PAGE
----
Councillor for the Beetham/Picton areas, Akil Audain, told reporters yesterday that everything was being done to have the tree removed by the end of the day, to lessen the risk of further damage to people in the community.
“We plan to get the tree removed today. If it stays there, there is a possibility that the tree could roll forward and wreck other homes. We cant take that chance”
Members of the San Juan/Laventille Regional Corporation were seen cutting the tree into smaller pieces so that the tree could be removed as road restrictions prevented the corporation from using cranes to remove the fallen tree.
Agatha James, 67, who was injured in the accident is now in the Port-of-Spain General Hospital, receiving treatment. James, however is expected to undergo surgery, and is in need of blood for the operation. Relatives of James told Newsday they were in the process of donating blood for the surgery. Relatives said despite having to undergo surgery, James was still in high spirits.
Speaking with reporters yesterday at the site of the incident, Samuel Callender commended the Corporation on their swift reaction, and their tireless work, but still says that it will not bring back their home.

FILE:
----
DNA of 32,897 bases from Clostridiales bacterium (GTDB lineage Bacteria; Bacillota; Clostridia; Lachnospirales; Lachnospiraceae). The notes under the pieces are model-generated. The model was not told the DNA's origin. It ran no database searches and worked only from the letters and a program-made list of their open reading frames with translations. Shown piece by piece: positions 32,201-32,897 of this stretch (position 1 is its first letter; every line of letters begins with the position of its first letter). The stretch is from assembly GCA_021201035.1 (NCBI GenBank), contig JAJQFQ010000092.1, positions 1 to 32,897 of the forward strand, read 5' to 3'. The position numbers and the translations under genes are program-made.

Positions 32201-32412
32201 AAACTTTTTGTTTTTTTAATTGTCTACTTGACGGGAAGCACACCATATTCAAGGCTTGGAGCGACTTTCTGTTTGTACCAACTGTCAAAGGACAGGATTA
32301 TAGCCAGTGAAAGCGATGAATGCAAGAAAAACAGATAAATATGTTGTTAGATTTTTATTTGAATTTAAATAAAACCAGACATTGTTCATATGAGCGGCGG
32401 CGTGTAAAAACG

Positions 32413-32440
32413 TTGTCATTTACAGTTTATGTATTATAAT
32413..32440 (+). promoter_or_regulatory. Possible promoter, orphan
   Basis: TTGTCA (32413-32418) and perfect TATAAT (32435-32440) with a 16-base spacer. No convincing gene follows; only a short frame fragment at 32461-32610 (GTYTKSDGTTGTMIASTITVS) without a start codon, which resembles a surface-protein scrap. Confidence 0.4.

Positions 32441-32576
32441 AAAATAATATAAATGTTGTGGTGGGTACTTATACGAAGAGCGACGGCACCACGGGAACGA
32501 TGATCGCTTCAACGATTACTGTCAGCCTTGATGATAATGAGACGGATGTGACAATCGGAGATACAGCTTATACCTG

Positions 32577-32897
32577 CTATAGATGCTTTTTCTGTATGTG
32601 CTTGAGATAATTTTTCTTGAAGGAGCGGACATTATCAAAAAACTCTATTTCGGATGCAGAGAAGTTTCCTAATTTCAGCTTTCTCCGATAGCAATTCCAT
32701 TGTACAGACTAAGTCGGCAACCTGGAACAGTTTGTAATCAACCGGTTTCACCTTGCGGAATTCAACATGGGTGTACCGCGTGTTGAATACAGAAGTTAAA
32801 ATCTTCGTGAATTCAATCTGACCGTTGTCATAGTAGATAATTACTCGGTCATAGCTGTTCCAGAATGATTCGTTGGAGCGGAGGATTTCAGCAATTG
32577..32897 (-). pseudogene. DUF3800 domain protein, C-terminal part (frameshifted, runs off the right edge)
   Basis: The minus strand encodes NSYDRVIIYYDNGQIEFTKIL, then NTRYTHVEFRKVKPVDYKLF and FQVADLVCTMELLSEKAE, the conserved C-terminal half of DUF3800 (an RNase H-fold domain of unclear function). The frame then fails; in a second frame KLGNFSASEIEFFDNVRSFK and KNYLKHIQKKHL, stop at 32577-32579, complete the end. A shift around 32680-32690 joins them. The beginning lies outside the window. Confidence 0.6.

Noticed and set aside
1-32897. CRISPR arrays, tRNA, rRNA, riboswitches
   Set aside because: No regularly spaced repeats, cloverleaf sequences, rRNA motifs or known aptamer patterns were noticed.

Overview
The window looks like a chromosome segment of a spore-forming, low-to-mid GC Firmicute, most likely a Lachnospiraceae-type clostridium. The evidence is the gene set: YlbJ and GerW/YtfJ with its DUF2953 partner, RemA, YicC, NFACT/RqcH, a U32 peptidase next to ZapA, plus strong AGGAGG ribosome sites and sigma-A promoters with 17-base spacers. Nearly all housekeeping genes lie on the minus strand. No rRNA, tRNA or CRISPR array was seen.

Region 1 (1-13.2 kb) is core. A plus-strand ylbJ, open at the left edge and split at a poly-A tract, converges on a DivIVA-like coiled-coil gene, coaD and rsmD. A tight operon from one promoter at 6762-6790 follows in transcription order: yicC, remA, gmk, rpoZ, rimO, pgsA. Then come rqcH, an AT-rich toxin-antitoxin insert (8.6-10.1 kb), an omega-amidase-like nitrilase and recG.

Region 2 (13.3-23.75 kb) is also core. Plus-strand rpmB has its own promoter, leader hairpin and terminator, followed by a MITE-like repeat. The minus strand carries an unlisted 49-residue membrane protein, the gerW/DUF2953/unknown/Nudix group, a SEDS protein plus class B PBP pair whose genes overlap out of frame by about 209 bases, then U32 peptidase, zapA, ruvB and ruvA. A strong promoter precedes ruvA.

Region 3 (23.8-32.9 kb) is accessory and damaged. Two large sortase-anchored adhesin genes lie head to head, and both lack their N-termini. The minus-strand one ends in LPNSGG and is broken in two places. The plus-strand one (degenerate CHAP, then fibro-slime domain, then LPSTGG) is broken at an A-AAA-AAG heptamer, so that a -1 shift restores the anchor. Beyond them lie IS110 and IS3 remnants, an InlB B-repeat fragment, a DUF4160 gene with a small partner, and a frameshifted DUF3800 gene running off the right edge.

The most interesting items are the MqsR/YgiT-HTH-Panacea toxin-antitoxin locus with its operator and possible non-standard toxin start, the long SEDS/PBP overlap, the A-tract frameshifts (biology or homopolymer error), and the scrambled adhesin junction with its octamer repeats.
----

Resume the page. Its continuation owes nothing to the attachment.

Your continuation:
“Well it still sad; whether they move the tree or not, my family and I still have nowhere to live. However, certain authorities intervened and said that we will be compensated. The councillor for the area was up and down here helping a lot.” said Callender.
Callender said he and his family slept at a friend’s house last night as the incident left their home in ruins. He said they were living in that house for over 12 years, and his neighbours, including James had been there for even longer.
At about 1.30 am yesterday Agatha James’ daughter, Deborah was asleep when she was awakened to a loud crashing noise. When she investigated she discovered that the 100 year old silk cotton tree had fallen on their house.